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14 December 2021

BAI ramps up in European private 5G market with Vilicom purchase

Canada’s BAI is emerging as a leading emerging player in the private 5G neutral host model, targeting especially mobile connectivity and infrastructure for smart cities and public transport.

Its recent acquisition of UK-based Vilicom for an undisclosed sum expands its presence in the European market and also brings over 1,500 additional deployments, including some with smaller (unnamed) MNOs, according to the company, as well as various private networks spanning healthcare, hospitality and real estate. The latter includes Irish stadium Croke Park, Bristol Myres Squibb’s biologics plant and among the most interesting, an offshore windfarm in Moray East, Scotland, involving a customized private network covering 295 square kilometers (115 square miles), which we have discussed before in Wireless Watch.

BAI, which recently won the contract to deploy and run a cellular network for the London Underground metro system, gave various incentives for buying Vilicom. These included its ability to scale large private 5G networks and its communications-as-a-service (CaaS) offering, which is able to serve indoor environments and smaller venues, as well as the customers gained. The purchase “supports our move to become one of the leading 5G connected-infrastructure players both in the region and worldwide,” the company said in a statement.

Majority-owned by the Canada Pension Plan Investment Board, BAI is an equity-backed company that is amassing a global portfolio of wireless design, installation and integration properties through acquisition, with revenues running at around $150m a year even before the Vilicom acquisition. Before that it had expanded in the USA through June’s acquisition of a majority stake in California-based telco infrastructure firm Mobilitie. This brought in contracts with transit operators in San Francisco and Seattle, as well as DAS (distributed antenna system) networks in 220 large public venues, plus 10,000 small cells and 300 tower sites across the USA.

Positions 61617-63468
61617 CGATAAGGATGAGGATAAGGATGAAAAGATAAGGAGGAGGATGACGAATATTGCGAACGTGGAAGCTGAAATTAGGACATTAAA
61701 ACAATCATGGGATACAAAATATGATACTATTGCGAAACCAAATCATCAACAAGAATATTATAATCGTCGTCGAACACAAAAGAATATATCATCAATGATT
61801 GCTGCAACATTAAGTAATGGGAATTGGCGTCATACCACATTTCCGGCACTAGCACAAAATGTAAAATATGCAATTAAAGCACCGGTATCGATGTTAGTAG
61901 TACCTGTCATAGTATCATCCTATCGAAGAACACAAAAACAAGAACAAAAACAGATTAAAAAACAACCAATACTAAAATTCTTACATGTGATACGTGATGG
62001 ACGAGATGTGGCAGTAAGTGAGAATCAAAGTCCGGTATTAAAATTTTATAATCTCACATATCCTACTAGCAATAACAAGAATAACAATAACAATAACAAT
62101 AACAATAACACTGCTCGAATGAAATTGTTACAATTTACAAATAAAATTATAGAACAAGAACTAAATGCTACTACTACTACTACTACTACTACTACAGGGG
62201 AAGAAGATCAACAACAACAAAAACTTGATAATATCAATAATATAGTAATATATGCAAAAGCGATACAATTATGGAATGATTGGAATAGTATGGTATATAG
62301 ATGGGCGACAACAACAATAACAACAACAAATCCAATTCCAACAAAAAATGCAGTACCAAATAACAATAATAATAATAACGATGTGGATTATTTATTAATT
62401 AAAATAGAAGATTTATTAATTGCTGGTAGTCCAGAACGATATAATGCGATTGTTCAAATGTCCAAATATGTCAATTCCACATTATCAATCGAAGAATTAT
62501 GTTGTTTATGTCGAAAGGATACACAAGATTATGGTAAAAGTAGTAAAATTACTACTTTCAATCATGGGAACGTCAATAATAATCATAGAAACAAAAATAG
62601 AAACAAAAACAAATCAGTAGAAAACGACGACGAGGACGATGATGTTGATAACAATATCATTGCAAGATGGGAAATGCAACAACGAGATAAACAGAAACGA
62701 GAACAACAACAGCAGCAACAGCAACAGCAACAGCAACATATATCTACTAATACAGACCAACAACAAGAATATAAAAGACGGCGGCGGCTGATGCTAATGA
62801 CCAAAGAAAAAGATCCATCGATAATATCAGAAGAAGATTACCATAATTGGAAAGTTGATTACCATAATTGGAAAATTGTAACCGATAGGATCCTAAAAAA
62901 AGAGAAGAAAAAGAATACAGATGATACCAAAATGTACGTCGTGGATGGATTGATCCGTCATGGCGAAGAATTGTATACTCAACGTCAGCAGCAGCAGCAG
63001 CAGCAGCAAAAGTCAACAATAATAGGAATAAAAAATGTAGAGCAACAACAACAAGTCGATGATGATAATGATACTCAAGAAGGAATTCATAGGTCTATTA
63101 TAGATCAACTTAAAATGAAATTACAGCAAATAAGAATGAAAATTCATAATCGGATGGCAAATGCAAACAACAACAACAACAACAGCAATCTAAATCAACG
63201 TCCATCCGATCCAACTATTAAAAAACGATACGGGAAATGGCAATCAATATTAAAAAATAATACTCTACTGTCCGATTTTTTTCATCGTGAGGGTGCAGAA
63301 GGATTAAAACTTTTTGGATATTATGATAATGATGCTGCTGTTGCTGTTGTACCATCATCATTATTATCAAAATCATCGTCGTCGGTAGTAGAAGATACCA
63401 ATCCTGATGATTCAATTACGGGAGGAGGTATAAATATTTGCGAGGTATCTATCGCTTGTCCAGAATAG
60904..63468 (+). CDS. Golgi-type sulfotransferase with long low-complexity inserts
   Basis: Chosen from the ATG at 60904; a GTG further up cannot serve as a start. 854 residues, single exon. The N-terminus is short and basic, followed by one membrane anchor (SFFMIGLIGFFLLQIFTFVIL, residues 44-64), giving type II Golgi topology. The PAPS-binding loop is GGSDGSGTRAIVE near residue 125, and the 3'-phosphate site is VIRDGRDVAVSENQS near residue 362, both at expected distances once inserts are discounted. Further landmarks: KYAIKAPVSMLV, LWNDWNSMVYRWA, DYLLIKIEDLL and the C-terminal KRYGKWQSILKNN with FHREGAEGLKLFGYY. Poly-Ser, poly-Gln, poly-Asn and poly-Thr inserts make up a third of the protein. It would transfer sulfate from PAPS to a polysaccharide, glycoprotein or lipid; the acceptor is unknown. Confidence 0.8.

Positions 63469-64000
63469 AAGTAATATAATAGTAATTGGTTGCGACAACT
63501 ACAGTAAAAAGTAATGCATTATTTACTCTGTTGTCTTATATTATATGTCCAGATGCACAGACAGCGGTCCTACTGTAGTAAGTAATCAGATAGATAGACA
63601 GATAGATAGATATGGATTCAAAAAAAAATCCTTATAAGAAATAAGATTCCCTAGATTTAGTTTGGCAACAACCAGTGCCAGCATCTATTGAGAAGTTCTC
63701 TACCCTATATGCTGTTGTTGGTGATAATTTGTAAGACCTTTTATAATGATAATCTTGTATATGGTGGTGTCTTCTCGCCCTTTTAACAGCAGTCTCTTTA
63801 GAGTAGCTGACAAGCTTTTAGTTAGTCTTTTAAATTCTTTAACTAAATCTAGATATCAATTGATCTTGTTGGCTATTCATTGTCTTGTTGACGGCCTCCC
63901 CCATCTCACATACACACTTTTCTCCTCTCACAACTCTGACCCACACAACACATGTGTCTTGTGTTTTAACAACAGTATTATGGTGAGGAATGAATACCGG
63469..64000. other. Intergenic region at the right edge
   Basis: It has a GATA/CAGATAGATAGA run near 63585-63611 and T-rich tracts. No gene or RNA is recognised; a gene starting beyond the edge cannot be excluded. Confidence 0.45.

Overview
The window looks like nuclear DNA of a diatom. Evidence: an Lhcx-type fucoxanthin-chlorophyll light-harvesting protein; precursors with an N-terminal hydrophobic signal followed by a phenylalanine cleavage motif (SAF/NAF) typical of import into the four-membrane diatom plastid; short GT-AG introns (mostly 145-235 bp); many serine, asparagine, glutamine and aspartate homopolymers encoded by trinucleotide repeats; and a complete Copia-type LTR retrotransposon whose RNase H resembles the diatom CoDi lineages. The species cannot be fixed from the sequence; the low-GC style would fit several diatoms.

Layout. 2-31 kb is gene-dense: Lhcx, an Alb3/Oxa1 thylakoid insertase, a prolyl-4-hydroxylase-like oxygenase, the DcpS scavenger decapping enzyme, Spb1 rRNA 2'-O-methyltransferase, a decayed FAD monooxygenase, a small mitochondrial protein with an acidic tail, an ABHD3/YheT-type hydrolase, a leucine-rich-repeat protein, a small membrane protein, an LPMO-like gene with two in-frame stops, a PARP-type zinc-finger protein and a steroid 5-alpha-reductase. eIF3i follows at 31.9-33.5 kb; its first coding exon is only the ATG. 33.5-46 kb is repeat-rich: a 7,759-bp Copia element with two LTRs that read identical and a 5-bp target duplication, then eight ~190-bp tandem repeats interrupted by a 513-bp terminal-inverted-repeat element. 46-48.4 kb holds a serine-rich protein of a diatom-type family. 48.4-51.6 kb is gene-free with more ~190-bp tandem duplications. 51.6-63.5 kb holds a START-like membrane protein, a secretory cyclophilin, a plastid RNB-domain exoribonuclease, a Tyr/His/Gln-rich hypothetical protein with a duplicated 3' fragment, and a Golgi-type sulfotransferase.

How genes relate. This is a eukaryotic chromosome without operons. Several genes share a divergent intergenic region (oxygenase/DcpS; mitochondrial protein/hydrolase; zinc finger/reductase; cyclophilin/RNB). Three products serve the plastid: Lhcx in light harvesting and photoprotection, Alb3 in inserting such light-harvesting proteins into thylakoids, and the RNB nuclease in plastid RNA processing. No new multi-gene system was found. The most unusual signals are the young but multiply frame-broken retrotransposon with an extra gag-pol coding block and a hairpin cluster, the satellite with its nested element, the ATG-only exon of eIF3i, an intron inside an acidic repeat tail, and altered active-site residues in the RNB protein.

BAI had entered the market for wireless connectivity in transport networks over a decade ago in 2010 when it injected cash into Transit Wireless, a New York specialist in DAS, in which it holds a majority stake now. This led BAI to provide cellular connectivity across the New York and Hong Kong underground railway systems, and then more recently London as well, bringing in three of the world’s largest subway train networks.

Progress with such subway communications has come in fits and starts, beginning with WiFi for data, later adding cellular for voice, but in both cases initially only available in stations, not inside tunnels.

In the case of London Underground, Virgin Media was the first provider of data connectivity via WiFi, but again only at or very close to stations, which limits its utility.

Virgin Media originally made WiFi access available to customers of the major MNOs – Vodafone, EE and O2  – but in June 2021 Vodafone pulled out. Vodafone has instead been investing in 4G connectivity, along with the other operators, in direct partnership with London Underground and has implemented this on part of one line, the Jubilee, between North Greenwich and Westminster.